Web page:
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Why We Grieve When a Pet Dog Dies

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For many pet owners, a dog isn't just a furry friend—it’s family. According to Vox, this emotional bond can be explained with science. Tens of thousands of years ago, humans and wolf dogs became hunting companions, laying the foundation for the relationship that humans later shared with domesticated dogs. As we evolved, so did our emotional connection with animals, resulting in the close kinship we share with canines today. Learn more about this evolutionary process—and why it’s so hard to say goodbye to a beloved pup—by watching Vox’s video below.

[h/t Vox]

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9 Exhilarating Close-Up Photos of Sharks
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Dive into the world of Shark, a new book by award-winning photographer Brian Skerry.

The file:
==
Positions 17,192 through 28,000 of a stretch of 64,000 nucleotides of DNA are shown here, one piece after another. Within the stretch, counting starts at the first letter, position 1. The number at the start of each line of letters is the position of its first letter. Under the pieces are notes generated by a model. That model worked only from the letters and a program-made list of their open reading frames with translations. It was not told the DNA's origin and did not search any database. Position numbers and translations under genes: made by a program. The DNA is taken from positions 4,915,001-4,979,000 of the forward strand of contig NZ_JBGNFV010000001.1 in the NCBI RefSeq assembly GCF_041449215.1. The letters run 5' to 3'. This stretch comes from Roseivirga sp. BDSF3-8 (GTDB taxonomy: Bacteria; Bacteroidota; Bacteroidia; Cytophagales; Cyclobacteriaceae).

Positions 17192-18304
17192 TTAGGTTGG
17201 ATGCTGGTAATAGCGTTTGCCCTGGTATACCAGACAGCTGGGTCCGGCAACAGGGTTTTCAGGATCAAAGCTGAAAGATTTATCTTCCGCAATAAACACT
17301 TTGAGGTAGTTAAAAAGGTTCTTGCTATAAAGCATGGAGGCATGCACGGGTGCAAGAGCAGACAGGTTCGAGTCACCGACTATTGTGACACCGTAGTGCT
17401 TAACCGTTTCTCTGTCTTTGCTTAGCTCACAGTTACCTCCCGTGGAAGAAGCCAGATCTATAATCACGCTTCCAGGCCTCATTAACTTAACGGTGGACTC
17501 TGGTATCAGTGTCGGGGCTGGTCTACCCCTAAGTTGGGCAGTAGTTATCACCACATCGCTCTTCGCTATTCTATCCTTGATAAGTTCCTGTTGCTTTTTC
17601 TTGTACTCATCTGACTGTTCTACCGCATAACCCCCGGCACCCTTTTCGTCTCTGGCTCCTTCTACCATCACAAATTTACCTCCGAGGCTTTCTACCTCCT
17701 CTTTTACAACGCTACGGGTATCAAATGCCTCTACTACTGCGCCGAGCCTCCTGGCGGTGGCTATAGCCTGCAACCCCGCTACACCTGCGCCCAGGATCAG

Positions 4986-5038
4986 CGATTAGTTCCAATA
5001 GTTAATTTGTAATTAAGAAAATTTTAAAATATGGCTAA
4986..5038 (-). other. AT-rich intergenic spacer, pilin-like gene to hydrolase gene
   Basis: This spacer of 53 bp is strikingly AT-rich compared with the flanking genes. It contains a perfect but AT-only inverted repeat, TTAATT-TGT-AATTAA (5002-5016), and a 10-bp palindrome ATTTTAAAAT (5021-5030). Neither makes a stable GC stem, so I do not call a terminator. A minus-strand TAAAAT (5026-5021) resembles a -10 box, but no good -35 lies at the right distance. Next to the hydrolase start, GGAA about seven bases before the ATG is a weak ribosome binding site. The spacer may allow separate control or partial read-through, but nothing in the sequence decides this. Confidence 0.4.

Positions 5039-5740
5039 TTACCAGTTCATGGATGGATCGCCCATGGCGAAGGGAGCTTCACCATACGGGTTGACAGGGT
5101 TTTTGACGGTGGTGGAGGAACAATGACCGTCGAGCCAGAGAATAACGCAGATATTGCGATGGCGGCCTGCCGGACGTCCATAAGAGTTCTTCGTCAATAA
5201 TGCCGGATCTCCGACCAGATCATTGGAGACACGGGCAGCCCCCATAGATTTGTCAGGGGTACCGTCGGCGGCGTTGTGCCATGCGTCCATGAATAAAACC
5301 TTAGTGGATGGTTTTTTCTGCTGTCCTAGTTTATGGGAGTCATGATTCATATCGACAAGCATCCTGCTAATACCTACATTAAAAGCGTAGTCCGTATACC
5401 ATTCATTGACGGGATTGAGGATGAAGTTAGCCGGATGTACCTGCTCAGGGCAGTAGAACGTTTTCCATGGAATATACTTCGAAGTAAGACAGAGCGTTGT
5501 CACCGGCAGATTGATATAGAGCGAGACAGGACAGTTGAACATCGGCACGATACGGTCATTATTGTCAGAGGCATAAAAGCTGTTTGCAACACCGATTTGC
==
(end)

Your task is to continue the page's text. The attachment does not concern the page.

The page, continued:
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Animals
The Mules That Help Fight California's Wildfires
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Forget dalmatians—in remote parts of Northern California, mules are the fire department's four-legged helpers of choice.

When a blaze roars to life in a residential area, firefighters can use trucks to transport the tools needed to battle it. But in the California wilderness, where vehicles—and sometimes thanks to environmental restrictions, helicopters—can’t venture, mules bear the burden. According to Business Insider, the donkey-horse hybrids can carry 120 pounds of supplies apiece while walking 4 mph up rugged terrain. Llamas are also capable of making the trek, but mules are preferred for their resilience and intelligence.

You can see them at work in the video below.

These animals do extraordinary work for the country, but they’re not the only mules assisting the U.S. government. The Havasupai village of Supai is located at the bottom of the Grand Canyon, and the mail is delivered there each day by parcel-toting mules.

[h/t Business Insider]

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